How can you avoid getting blisters when you're wearing high heels?

As you can see, high heels may put your feet at an uncomfortable angle.
As you can see, high heels may put your feet at an uncomfortable angle.
Mark Von Holden/Getty Images

Jimmy Choo. Manolo Blahnik. Christian Louboutin. If these names mean nothing to you, then you're obviously not a fan of the high-heeled shoe. Fashionistas everywhere spend outrageous amounts of money on stylish heels. Many women say you can't have too many pairs of shoes. High heels make you look taller and give the illusion of longer, slimmer legs. Plus, many people simply find them fashionable.

Lest you think that high heels are only for the ladies, though, we'd like to point out that high heels actually started with men! Back in 9th century Persia, men wore shoes with a high heel and sloped pitch for riding horses. In the early 1700s, France's King Louis XIV tottered around in 5-inch heels.

During the Renaissance period, women wore platform heels -- some up to 8 inches high -- in order to illustrate their wealth and standing in the community. Heels became mostly a fashion statement for women after that. However, the 1970s ushered in another era of platform shoes, and this time many men jumped on the bandwagon. Think John Travolta in "Saturday Night Fever."

Today, thanks in part to the TV series "Sex and the City," sky-high heels and stilettos are back in style (really, though, did they ever leave?). However, style does come with a price. Medical professionals say that high-heeled shoes not only constrict your foot and toes, but also put increased weight on that constricted area because of the forward pitch of the shoe. High heels can aggravate bunions, trigger corns, calluses and hammertoe -- and can even cause stress fractures in some women's feet. Doctors don't recommend women wear high heels on a regular basis for these reasons.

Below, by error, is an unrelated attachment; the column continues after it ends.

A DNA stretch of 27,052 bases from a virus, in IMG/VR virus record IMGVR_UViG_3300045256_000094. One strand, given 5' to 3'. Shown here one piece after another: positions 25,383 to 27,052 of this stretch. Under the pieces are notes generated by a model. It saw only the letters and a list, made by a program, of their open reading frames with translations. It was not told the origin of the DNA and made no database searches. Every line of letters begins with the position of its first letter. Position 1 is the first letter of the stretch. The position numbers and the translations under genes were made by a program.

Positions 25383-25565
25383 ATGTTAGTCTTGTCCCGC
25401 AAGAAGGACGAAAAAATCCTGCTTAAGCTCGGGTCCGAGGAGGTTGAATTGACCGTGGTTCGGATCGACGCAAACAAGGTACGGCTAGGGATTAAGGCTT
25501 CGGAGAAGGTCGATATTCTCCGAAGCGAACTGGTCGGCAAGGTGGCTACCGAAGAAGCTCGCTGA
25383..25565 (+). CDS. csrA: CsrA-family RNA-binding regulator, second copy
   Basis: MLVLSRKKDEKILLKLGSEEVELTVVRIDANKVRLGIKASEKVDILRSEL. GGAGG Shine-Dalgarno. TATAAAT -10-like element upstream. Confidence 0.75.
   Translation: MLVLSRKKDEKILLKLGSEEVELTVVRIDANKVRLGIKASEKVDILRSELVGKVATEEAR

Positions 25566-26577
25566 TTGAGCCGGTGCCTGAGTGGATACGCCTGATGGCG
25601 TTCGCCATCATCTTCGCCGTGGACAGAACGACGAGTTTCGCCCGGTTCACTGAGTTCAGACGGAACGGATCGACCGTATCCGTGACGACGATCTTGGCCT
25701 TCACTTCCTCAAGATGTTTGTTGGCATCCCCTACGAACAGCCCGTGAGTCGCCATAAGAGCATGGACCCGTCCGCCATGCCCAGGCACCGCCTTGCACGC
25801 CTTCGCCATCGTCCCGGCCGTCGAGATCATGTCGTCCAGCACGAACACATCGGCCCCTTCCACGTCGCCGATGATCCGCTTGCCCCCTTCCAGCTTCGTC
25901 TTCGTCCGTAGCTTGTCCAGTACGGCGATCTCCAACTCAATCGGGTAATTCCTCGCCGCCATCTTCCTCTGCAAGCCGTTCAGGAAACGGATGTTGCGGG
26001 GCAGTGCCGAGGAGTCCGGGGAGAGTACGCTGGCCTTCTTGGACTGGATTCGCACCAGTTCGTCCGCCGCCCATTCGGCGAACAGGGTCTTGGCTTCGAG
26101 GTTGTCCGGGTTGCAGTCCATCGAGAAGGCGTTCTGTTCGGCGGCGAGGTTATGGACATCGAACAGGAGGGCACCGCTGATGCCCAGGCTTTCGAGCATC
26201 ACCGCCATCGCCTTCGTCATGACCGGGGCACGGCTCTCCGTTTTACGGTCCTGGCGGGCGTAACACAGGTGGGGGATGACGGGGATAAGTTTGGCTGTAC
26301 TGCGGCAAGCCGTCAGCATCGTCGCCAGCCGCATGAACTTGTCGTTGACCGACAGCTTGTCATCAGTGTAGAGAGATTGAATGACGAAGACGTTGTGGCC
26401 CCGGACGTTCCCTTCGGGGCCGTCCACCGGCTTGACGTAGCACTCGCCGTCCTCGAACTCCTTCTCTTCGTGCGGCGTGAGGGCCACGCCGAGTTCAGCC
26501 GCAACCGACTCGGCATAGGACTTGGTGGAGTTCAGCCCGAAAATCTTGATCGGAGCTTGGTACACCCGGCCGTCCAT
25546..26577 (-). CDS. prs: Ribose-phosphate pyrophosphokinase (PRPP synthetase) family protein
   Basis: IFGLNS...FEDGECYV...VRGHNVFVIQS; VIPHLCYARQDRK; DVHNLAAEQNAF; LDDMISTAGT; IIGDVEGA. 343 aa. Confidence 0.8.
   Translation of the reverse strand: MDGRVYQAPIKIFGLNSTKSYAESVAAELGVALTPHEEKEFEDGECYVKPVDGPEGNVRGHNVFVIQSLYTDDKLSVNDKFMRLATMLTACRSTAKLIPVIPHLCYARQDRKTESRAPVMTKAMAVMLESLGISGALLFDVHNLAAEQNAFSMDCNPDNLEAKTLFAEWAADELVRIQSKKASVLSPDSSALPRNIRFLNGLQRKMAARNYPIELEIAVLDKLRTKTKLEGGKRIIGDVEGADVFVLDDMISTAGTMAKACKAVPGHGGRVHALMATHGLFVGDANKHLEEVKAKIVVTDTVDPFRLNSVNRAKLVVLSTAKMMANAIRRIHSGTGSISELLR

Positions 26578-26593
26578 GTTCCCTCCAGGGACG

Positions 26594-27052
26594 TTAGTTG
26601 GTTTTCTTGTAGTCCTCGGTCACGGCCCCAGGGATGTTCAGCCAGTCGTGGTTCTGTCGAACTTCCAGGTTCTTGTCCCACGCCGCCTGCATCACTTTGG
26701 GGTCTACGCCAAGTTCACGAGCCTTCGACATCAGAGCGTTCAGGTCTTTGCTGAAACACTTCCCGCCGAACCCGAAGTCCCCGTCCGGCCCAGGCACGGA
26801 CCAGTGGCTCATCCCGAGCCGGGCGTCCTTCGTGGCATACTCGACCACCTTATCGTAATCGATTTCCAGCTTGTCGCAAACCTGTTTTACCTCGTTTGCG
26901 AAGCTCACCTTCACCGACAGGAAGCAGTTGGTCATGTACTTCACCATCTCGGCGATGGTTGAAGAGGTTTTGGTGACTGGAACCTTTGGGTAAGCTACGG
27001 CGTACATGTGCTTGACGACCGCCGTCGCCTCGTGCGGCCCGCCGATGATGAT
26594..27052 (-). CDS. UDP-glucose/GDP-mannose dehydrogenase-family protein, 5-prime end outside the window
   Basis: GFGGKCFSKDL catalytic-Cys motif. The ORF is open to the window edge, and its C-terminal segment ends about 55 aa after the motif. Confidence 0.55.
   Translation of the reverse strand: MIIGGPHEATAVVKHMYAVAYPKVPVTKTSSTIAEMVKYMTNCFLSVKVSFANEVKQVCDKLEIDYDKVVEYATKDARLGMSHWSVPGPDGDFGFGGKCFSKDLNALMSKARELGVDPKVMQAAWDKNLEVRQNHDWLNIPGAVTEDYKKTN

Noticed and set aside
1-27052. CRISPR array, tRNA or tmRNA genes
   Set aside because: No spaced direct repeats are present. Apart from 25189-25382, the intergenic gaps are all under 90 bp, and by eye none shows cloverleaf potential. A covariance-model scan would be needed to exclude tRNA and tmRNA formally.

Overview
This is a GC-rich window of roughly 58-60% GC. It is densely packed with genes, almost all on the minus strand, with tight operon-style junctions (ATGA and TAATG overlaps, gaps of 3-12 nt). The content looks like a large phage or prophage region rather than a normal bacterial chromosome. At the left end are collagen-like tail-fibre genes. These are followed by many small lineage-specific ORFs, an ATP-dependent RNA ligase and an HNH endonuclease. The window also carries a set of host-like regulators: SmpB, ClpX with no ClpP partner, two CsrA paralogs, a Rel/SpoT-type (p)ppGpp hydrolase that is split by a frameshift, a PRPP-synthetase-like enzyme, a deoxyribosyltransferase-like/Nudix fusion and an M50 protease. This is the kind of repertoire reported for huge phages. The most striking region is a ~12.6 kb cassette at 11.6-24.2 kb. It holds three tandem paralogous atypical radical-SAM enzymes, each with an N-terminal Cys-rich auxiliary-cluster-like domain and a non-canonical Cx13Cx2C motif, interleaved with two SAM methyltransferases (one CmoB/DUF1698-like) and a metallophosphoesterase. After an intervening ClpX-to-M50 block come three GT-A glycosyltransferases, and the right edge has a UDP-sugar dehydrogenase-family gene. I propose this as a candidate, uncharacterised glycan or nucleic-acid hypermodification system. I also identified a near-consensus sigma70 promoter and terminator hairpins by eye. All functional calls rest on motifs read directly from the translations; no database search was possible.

Those problems are all more long-term, of course. Let's talk about a more common issue. One of the everyday, frequent problems your high heels may cause are blisters. While not terribly serious, blisters can be quite painful and more than a little annoying. They take a while to heal and sometimes become infected. Your stylish shoes aren't quite so stylish with a bloody Band-Aid hanging out of the back!

Don't trade your gorgeous new heels for a pair of Crocs just yet, though. We have some great advice on how to avoid those pesky blisters. First up, we'll talk a little bit about blisters and how they form.